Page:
A genetic mutation appears to help survival rates in women who suffer from a common type of ovarian cancer, a new study released found.
The research appearing in the January edition of the Journal of the American Medical Association (JAMA) showed the mutations were found in 6% to 15% of women with epithelial ovarian cancer (EOC).
Kelly Bolton of the National Cancer Institute, in Bethesda, Maryland and colleagues found that five-year overall survival was 36% for non-carriers of the gene mutations.
That compared to a 44% survival rate for mutations in the BRCA1 gene, and 52% in the BRCA2 gene, the research showed.
"BRCA1 carriers had a more favourable survival than non-carriers, which improved slightly after additional adjustment for stage, grade, histology, and age at diagnosis. BRCA2 carriers had a greater survival advantage compared with non-carriers, particularly after adjusting for other prognostic factors," the study found.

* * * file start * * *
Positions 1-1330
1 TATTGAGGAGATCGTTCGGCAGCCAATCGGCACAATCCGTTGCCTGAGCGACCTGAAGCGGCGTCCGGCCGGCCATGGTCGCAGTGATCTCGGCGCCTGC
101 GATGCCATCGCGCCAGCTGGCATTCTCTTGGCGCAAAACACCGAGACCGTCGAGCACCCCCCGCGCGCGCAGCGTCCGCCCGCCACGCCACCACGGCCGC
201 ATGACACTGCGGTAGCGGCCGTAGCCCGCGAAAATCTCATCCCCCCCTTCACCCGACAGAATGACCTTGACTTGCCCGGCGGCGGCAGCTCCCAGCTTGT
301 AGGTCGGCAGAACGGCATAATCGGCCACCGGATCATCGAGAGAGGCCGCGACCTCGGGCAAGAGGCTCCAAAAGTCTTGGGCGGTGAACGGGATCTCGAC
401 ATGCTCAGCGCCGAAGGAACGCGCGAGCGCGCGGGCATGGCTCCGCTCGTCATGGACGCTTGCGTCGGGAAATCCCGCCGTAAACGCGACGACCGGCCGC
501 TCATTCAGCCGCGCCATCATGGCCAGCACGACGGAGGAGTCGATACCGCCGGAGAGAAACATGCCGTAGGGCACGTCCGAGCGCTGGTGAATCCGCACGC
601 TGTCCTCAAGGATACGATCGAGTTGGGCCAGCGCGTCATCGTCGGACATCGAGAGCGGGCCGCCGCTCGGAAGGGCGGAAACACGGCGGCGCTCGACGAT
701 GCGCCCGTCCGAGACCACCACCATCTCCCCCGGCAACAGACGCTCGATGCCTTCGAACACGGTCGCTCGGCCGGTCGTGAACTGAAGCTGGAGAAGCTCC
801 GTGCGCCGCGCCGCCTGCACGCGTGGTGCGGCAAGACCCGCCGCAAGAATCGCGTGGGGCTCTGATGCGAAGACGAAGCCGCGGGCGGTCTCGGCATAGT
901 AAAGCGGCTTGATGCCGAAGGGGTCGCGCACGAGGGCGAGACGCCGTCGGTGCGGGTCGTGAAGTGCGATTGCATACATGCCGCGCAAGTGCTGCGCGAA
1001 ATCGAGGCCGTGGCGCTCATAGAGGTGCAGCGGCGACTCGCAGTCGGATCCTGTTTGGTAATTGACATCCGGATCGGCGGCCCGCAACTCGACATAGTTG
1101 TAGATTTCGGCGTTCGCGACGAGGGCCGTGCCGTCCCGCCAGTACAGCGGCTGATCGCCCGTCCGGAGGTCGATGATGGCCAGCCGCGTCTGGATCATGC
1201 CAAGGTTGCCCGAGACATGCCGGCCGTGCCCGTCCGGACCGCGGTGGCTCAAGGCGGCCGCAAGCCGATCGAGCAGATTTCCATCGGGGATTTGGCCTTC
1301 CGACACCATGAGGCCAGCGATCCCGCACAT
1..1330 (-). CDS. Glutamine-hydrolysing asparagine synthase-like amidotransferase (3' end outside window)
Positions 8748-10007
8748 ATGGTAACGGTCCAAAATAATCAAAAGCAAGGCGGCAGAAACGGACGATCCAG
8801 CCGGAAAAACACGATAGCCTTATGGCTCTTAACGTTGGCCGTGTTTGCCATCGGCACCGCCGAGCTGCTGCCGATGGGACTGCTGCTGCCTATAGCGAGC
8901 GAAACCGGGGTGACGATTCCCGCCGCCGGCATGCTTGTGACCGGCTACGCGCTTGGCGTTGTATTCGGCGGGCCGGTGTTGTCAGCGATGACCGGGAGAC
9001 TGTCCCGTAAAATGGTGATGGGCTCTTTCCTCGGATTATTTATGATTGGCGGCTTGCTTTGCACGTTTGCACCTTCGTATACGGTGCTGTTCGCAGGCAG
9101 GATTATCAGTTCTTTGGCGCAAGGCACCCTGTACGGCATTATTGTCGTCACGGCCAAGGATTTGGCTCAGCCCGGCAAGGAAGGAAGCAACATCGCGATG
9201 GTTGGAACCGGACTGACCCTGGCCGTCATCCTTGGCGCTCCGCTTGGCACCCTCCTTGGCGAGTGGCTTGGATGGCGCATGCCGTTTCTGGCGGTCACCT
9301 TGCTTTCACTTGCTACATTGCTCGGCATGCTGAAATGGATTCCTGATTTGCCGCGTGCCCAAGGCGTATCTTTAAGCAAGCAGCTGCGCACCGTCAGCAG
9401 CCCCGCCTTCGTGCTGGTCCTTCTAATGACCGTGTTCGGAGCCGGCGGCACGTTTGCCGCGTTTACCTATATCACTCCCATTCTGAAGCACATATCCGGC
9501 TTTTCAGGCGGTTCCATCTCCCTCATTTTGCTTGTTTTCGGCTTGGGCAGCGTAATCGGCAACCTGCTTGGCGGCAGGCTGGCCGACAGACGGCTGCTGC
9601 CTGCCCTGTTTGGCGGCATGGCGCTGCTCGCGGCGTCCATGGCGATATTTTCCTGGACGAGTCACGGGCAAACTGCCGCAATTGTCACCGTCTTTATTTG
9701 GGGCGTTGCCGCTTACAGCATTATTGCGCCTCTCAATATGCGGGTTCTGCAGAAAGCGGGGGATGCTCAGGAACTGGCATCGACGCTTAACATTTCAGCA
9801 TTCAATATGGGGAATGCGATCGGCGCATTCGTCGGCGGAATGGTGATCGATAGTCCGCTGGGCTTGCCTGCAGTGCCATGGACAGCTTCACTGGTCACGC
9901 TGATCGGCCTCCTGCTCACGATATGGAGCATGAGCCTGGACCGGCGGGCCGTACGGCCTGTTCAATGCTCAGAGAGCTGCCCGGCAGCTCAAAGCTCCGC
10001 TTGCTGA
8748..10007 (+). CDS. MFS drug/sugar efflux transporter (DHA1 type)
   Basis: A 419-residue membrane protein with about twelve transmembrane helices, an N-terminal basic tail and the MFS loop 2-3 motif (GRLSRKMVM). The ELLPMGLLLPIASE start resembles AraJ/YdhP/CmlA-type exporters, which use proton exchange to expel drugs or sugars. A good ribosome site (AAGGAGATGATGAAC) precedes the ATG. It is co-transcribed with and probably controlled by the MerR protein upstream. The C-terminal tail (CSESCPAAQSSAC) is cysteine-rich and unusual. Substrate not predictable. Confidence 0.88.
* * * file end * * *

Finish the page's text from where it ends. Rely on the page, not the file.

The study carried out a pooled analysis of 26 observational studies on ovarian cancer survival rates.
"Our study results have potentially important implications for the clinical management of patients with EOC. Most immediately, our findings can be used by health care professionals for patient counselling regarding expected survival," the authors said.
(Sapa, January 2012)